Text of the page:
Iran pledges to "break" US sanctions and resist "psychological warfare" as Trump restores sanctions


Iran's military forces conducted warfare, and its president strongly opposed Monday to "break" the US sanctions. oil sales were reintroduced at midnight as Tehran resisted Trump's pressure campaign for economic isolation.

"We will proudly lose the sanctions," said Hassan Ruhani during a meeting of government officials in the Iranian capital.

Rushani's oath to continue exporting oil came as the Trump administration removed the sanctions to more than 700 people and companies who received relief from sanctions when a 2015 nuclear agreement reference point came into force.

Unilateral sanctions reinstate some of the toughest restrictions on Iran's oil, shipping and banking sector and seek to impose sanctions on even entities outside the United Kingdom that cooperate with Iran.

Iranian leaders called for "illegal" sanctions and said they would only hit ordinary people. Iran's economy faced steady growth and high unemployment, even after lifting sanctions following the nuclear deal it negotiated with world powers. In recent months, its currency has collapsed, increasing prices and oustering savings.

"We have to make the Americans understand that they can not talk to the great Iranian nation in the language of pressure and sanctions," Rhuhai said on Monday in television remarks. He spoke at a conference of economists, who said he was in the "front line of resistance" against the United States.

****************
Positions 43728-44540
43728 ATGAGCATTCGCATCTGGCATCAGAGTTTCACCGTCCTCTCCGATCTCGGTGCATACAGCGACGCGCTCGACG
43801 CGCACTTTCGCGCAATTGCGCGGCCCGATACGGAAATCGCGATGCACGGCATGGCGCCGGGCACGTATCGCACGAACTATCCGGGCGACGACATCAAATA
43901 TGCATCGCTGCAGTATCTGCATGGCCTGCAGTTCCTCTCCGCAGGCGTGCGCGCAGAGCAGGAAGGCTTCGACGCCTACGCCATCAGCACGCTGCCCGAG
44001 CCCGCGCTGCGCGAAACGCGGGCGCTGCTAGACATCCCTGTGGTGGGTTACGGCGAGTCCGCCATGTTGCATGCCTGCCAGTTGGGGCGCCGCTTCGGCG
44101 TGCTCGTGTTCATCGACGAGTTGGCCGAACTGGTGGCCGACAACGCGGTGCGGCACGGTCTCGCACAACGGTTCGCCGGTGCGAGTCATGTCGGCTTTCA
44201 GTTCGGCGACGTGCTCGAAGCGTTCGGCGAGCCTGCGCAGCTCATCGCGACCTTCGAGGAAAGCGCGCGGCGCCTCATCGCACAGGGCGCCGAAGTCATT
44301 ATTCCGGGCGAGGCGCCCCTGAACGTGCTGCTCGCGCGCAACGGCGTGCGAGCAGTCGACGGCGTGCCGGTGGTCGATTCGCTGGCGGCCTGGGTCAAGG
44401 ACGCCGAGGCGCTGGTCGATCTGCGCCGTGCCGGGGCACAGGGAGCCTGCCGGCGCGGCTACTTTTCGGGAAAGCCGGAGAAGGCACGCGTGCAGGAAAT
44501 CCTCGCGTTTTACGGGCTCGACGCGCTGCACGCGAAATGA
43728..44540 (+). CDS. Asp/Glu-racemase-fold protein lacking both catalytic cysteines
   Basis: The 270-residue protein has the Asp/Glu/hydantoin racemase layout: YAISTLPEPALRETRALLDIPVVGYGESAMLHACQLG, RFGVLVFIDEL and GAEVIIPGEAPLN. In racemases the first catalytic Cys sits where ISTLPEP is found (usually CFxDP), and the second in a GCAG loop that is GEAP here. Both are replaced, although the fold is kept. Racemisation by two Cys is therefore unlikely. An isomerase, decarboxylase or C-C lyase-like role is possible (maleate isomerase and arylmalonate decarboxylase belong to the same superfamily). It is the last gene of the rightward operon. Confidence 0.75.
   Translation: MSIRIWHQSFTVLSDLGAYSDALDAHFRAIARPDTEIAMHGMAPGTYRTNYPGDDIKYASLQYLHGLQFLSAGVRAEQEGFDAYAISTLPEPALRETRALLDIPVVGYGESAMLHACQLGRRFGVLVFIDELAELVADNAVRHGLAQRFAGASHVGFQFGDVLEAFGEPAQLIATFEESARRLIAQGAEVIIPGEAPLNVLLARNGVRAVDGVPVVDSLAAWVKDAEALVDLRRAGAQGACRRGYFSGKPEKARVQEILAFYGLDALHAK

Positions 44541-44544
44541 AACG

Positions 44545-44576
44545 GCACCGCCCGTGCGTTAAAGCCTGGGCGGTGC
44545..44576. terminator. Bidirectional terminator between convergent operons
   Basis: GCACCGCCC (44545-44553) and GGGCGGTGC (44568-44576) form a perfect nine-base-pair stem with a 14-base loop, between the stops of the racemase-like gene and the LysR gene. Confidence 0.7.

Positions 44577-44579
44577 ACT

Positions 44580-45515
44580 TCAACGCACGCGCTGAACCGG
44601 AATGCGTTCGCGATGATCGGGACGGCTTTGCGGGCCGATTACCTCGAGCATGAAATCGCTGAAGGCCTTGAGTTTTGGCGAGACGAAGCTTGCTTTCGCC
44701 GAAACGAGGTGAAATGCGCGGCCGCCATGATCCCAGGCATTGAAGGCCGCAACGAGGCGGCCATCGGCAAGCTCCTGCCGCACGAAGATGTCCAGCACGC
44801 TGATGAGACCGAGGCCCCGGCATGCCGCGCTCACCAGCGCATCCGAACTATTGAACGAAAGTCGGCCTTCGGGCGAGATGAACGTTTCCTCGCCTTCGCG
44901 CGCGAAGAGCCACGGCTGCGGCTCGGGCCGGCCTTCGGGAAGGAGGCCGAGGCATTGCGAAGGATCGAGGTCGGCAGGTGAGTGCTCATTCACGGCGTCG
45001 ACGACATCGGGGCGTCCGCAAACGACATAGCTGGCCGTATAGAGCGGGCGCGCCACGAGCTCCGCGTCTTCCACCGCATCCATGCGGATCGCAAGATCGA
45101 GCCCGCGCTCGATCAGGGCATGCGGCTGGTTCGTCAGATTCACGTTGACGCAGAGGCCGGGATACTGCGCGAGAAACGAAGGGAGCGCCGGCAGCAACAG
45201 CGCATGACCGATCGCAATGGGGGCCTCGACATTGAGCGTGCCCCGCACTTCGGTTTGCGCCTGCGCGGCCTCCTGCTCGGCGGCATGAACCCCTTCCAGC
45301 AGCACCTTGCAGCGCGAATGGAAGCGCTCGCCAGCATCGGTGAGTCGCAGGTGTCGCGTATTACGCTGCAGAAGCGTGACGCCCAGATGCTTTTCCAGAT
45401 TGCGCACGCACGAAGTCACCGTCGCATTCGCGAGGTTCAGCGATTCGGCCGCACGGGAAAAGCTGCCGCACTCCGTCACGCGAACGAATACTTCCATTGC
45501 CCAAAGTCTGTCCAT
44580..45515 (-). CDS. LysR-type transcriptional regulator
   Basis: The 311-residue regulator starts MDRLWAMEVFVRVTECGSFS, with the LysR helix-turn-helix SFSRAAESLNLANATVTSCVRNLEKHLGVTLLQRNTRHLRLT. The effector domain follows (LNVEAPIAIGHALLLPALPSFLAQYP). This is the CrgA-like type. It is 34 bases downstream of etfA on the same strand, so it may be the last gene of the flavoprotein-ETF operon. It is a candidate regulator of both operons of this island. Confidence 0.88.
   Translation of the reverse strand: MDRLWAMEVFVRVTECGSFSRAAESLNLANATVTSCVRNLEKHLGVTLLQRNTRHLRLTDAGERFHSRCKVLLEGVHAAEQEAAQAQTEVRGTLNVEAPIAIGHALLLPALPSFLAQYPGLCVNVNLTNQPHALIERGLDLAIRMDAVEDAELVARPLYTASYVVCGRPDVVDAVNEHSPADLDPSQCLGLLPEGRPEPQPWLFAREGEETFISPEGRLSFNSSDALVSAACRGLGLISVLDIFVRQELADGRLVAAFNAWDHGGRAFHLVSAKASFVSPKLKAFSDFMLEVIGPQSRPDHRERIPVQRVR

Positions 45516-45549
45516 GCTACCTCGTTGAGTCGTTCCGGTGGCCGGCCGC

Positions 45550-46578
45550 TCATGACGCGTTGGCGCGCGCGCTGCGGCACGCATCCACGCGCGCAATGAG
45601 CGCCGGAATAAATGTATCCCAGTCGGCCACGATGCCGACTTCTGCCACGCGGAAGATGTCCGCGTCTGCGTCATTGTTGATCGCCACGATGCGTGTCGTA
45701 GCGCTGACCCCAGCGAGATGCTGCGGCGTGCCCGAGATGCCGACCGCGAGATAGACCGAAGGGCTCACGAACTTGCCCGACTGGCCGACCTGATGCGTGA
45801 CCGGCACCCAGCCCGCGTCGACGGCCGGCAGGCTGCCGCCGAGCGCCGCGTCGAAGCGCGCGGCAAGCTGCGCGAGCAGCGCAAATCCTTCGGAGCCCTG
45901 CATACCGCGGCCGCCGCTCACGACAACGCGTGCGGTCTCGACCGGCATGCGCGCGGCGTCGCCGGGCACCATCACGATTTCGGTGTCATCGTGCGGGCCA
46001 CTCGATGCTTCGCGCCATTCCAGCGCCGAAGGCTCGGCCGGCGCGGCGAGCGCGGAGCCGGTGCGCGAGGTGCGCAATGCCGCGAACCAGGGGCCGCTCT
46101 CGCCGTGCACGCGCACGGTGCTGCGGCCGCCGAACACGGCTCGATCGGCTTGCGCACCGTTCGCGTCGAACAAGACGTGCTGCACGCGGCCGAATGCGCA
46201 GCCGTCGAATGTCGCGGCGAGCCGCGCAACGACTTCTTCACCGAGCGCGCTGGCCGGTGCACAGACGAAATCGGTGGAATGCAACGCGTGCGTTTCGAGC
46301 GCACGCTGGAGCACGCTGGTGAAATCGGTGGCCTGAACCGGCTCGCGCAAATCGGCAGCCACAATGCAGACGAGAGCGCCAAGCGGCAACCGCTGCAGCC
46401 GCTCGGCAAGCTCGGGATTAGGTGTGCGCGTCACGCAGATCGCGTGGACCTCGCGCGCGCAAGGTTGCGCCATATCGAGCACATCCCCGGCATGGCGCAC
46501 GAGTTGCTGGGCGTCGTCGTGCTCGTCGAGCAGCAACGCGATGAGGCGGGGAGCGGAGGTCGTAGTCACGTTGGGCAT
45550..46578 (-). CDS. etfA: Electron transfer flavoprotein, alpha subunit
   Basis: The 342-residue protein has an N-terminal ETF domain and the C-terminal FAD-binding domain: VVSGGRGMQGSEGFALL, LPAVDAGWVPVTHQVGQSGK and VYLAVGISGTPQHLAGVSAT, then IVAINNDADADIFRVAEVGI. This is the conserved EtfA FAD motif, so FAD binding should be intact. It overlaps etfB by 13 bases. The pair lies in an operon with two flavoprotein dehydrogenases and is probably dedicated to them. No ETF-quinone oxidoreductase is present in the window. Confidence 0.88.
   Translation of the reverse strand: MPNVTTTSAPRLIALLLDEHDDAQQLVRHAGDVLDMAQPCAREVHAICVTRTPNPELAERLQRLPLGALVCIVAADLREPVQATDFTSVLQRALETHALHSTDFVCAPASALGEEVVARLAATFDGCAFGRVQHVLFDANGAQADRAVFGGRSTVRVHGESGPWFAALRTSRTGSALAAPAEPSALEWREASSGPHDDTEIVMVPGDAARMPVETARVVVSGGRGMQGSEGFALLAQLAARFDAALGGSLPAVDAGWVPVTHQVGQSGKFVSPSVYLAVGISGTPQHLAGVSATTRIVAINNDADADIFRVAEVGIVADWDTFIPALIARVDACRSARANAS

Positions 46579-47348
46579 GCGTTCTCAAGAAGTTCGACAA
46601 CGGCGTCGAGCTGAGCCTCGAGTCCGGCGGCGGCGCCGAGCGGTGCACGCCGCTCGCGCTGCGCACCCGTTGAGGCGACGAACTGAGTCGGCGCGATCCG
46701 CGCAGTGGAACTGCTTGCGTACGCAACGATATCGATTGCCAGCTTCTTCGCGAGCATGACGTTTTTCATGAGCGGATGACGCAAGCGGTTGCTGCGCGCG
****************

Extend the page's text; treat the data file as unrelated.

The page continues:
"What Americans are doing today is only putting pressure on people," he said, according to a copy of the comments posted on the President's website.

Also on Monday, the Iranian army and its powerful Revolutionary Guard Corps conducted joint warfare in the northern and western parts of the country, the Islamic Republic's official news agency said. Exercises include air defense systems and anti-aircraft batteries.

US Secretary of State Mike Pombeo and other government officials described sanctions as "the toughest sanctions ever enforced" in Iran. While the full number of individuals and entities that have been ratified is greater than ever, many experts in the Middle East believe that they will be less effective than the UK sanctions prior to the agreement. This is due to the fact that virtually every country in the world was behind the previous sanctions, and all but a handful of nations are opposed to restoring them.